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Log4j vulnerability and TinyMCE: Risk assessment report

John Rau

December 13th, 2021

1 min read

Written by

John Rau


World of WYSIWYG

Late last week, an Apache Log4j vulnerability was discovered as an exploit targeting Minecraft servers, but the vulnerability has been detected internet-wide.

Log4j is an open source java package which enables logging. Check GitHub CVE-2021-44228 report for more information and review reports about Log4Shell.

After a review, Tiny can confirm that none of our Enterprise or Cloud services use Log4j and therefore our services are not at risk.

Tiny makes use of log4s for logging and any logging related development. The log4s project makes use of the slf4j API. While slf4j can be used with log4j, Tiny uses the logback backend, which is not affected by the same vulnerability as Log4j.

Security management at Tiny

Security management is important to us, and our customers, that’s why we prioritize security investigations.

How do you report security issues?

Anyone can report a vulnerability by emailing information to, including any information on how it was discovered. Tiny customers may also log issues through the Tiny support system.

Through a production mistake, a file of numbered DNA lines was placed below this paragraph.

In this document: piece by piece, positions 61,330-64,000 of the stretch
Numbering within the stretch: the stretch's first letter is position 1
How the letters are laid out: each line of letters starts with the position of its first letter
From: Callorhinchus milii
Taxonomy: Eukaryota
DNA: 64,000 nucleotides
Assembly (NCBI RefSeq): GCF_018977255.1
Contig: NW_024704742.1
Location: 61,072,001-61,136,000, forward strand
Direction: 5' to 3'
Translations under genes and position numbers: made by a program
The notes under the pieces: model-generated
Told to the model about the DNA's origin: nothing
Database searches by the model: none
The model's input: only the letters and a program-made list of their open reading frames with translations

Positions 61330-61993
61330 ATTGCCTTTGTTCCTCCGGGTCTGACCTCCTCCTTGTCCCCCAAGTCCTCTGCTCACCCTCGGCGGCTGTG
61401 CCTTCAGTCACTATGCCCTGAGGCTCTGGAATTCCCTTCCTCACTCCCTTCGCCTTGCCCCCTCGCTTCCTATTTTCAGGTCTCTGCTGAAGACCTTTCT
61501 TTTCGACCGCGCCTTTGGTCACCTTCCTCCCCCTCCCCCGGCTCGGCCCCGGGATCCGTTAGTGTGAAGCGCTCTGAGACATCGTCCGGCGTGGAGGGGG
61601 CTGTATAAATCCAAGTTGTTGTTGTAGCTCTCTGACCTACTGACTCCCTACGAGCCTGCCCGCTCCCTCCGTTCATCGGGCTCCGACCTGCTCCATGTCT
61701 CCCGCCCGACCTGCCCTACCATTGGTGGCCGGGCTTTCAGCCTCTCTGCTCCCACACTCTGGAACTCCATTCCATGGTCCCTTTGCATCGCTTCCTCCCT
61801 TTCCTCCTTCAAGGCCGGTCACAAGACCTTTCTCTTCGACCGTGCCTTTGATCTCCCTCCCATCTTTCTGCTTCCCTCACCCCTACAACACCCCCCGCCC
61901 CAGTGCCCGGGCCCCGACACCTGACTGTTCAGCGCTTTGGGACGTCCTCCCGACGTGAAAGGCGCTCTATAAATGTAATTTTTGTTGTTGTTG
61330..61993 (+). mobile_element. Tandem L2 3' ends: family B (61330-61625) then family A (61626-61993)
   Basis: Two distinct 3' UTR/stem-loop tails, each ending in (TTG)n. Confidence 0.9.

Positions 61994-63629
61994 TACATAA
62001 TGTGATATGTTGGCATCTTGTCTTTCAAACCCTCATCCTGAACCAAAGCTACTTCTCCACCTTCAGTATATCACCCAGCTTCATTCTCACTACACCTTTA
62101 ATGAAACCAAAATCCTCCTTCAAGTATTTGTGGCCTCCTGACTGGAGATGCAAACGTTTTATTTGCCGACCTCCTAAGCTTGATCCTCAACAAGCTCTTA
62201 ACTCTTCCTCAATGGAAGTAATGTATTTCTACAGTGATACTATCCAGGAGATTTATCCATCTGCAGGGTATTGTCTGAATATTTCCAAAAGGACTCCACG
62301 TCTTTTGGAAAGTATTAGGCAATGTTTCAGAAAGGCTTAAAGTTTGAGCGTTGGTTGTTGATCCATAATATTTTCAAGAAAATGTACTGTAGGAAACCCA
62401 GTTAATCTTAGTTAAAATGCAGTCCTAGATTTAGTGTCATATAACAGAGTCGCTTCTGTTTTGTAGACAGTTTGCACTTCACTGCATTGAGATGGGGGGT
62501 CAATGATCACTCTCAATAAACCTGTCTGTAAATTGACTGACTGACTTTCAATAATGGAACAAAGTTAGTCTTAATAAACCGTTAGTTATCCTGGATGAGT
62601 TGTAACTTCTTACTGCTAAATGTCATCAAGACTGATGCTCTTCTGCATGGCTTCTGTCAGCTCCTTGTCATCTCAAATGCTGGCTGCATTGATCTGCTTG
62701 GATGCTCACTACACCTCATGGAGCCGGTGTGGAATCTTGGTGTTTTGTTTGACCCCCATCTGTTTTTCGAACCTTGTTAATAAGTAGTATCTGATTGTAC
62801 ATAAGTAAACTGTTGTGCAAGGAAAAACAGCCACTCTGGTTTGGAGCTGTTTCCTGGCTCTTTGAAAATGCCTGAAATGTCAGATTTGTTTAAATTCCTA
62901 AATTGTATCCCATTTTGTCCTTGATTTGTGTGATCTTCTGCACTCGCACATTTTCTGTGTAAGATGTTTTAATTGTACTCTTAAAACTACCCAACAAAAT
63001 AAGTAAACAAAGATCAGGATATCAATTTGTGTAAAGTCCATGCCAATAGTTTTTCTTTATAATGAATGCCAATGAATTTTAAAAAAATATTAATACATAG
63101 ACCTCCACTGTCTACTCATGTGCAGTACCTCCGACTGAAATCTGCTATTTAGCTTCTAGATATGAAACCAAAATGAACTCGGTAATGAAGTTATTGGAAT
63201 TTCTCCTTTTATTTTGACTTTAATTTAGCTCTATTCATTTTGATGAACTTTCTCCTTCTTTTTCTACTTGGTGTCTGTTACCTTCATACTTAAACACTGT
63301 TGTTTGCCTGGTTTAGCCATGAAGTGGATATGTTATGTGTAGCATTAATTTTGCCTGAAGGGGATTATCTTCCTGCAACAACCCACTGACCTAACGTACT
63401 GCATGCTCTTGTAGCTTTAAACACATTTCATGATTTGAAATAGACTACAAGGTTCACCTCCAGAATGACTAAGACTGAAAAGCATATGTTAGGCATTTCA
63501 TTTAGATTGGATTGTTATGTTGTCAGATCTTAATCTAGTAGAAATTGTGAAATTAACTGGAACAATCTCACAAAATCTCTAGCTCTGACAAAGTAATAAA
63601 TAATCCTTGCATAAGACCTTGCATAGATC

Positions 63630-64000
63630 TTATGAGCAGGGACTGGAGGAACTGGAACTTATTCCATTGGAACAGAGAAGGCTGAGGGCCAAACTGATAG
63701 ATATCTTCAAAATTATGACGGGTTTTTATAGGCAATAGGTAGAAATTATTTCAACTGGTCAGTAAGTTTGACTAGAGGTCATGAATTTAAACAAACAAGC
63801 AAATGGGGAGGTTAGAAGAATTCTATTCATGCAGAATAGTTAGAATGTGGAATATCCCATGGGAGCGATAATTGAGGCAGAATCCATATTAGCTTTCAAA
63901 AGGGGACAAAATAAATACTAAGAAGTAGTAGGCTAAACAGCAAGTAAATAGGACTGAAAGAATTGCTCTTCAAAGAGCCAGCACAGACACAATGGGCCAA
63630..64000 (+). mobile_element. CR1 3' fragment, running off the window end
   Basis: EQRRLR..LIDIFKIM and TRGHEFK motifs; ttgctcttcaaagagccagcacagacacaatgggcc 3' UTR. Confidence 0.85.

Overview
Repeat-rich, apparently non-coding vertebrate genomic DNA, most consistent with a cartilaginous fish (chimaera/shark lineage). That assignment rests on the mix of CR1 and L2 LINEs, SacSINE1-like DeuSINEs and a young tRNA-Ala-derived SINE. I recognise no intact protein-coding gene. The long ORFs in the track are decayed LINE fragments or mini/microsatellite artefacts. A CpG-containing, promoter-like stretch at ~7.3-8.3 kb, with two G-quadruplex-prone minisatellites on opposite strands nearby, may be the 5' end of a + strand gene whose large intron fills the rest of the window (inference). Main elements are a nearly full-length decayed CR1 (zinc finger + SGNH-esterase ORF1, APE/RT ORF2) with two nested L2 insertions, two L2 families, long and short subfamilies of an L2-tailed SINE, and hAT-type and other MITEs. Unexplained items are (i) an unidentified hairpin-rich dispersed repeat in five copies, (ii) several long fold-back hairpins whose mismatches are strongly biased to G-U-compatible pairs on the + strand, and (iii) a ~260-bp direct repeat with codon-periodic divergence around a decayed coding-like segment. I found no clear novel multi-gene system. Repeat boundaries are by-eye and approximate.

When we receive a security report, our InfoSec team assesses the severity and impact of the issue, then they decide on a course of action.

If the issue requires a product change, we then consult the responsible engineering team. 

Security issues are prioritized

The engineering team then addresses and patches the issue in all supported versions. Open source versions receive attention first, followed by commercial versions.

Once we’ve completed the patch for commercial versions, a  security alert is issued. GitHub security reports are an ideal place to issue alerts, since GitHub’s wide adoption means the widest number of users and companies can see the alert and integrate an update into their patching workflow.

You can stay up to date with what's happening at Tiny by following us on Twitter, and don't hesitate to contact us with any questions or feedback at all.

byJohn Rau

A former developer, John works on the Marketing team at Tiny. When he's not spreading the word about TinyMCE, he enjoys taking things apart and *trying* to put them back together (including his house and anything else that looks interesting).

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